DOJ, State AGs Could Combine Google Investigations

DOJ, State AGs Could Combine Google Probes

U.S. Department of Justice (DOJ) officials will meet with U.S. state attorneys general to share information about the ongoing investigation into Google’s alleged antitrust violations, according to unnamed sources cited by Reuters. The probe is centered on whether Google’s monopoly of the online search world – and the ensuing advertising revenue it commands – represent an illegal form of market control.

According to Wall Street Journal reports, the meeting could eventually end with the state and federal forces combining their efforts where Google is concerned.

Other than online search, talks between the two groups will likely also focus on whether the Android operating system is another example of potential monopolistic control by Google, as well as the ideal allocation of investigatory labor among federal and state regulators. Thus far, U.S. federal and state authorities have not shared data about their concurrent investigations, according to internal sources cited by The Journal.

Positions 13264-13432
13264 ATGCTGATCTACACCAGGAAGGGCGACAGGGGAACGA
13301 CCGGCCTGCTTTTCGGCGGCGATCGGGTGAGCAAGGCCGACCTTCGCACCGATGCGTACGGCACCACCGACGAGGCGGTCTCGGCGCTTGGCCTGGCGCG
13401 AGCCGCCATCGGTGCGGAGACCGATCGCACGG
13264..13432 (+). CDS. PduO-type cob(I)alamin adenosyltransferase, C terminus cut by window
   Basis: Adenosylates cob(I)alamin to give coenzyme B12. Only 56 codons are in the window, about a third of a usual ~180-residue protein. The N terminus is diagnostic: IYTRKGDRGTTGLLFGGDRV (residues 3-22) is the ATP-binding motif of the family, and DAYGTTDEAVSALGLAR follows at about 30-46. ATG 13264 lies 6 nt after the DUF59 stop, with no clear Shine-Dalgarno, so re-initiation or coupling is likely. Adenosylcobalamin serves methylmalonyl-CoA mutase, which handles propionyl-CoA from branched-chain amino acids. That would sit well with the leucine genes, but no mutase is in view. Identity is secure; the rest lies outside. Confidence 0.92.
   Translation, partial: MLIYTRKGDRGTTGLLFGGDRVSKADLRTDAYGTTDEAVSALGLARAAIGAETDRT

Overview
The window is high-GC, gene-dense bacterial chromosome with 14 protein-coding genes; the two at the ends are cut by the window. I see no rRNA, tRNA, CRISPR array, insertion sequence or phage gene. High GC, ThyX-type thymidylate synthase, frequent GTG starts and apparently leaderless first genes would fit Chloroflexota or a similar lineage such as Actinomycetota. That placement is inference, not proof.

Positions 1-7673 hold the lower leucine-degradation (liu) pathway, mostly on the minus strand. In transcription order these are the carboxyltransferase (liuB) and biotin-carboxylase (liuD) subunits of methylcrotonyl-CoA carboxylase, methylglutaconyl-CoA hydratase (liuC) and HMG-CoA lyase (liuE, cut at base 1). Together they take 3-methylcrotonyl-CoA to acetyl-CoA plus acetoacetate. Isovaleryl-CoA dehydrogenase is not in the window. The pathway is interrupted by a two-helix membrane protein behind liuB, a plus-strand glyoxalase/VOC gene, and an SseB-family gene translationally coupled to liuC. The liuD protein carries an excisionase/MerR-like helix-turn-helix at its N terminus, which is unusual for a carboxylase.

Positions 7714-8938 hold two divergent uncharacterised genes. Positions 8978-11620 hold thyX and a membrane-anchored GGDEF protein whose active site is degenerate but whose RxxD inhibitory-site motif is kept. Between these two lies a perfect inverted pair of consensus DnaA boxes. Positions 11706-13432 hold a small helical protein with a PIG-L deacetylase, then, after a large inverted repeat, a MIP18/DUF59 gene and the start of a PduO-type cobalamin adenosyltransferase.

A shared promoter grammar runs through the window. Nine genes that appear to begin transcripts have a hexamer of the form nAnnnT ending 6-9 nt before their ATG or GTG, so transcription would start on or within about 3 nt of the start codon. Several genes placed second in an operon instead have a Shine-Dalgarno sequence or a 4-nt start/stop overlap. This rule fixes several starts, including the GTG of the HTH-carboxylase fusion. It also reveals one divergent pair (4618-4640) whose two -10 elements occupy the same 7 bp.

As of last year, attorneys general from 48 U.S. states, the District of Columbia and Puerto Rico formally launched an investigation into Google. At least seven of the AGs involved in the investigation under Texas Attorney General Ken Paxton have been invited to the meeting with DOJ officials

The potential combination of Google anti-competitive investigations comes just a week after Google’s parent company Alphabet became the fourth U.S. tech firm to reach $1 trillion market value, joining Apple, Amazon and Microsoft in the trillion-dollar valuation club.

“Google is one of those critical, important leaders in multiple areas,” Michael Lippert, manager of Baron Capital Opportunity Fund, told The Wall Street Journal. “You almost can’t live your life without Googling things.”

Regulators are beginning to wonder if Google’s market power has grown too large. But it isn’t the only trillion-dollarish firm out there – Apple and Amazon hit the trillion-dollar mark in the summer of 2018, and Microsoft reached the target in April 2019.

As of yet, neither the regulators nor Google have offered any official response to media queries about the meeting.